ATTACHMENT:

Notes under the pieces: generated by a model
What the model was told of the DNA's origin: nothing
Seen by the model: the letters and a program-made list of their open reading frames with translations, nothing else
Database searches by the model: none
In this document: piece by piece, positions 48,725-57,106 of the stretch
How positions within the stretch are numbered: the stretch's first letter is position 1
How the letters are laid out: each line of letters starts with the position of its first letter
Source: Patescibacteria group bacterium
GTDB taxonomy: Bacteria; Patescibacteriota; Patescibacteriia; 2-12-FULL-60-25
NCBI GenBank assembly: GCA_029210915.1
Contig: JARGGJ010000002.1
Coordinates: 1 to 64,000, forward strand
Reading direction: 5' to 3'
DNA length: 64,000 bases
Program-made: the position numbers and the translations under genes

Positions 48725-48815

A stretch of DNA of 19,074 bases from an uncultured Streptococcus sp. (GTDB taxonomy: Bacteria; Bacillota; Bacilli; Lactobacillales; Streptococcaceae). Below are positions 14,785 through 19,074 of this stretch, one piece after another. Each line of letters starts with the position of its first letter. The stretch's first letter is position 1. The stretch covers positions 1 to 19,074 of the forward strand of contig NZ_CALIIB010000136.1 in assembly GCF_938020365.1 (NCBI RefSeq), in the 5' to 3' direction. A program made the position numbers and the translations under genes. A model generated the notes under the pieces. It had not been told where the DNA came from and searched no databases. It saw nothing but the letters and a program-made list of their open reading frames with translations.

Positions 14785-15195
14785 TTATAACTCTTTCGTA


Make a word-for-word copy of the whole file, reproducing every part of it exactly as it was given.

Notes under the pieces: generated by a model
What the model was told of the DNA's origin: nothing
Seen by the model: the letters and a program-made list of their open reading frames with translations, nothing else
Database searches by the model: none
In this document: piece by piece, positions 48,725-57,106 of the stretch
How positions within the stretch are numbered: the stretch's first letter is position 1
How the letters are laid out: each line of letters starts with the position of its first letter
Source: Patescibacteria group bacterium
GTDB taxonomy: Bacteria; Patescibacteriota; Patescibacteriia; 2-12-FULL-60-25
NCBI GenBank assembly: GCA_029210915.1
Contig: JARGGJ010000002.1
Coordinates: 1 to 64,000, forward strand
Reading direction: 5' to 3'
DNA length: 64,000 bases
Program-made: the position numbers and the translations under genes

Positions 48725-48815

A stretch of DNA of 19,074 bases from an uncultured Streptococcus sp. (GTDB taxonomy: Bacteria; Bacillota; Bacilli; Lactobacillales; Streptococcaceae). Below are positions 14,785 through 19,074 of this stretch, one piece after another. Each line of letters starts with the position of its first letter. The stretch's first letter is position 1. The stretch covers positions 1 to 19,074 of the forward strand of contig NZ_CALIIB010000136.1 in assembly GCF_938020365.1 (NCBI RefSeq), in the 5' to 3' direction. A program made the position numbers and the translations under genes. A model generated the notes under the pieces. It had not been told where the DNA came from and searched no databases. It saw nothing but the letters and a program-made list of their open reading frames with translations.

Positions 14785-15195
14785 TTATAACTCTTTCGTA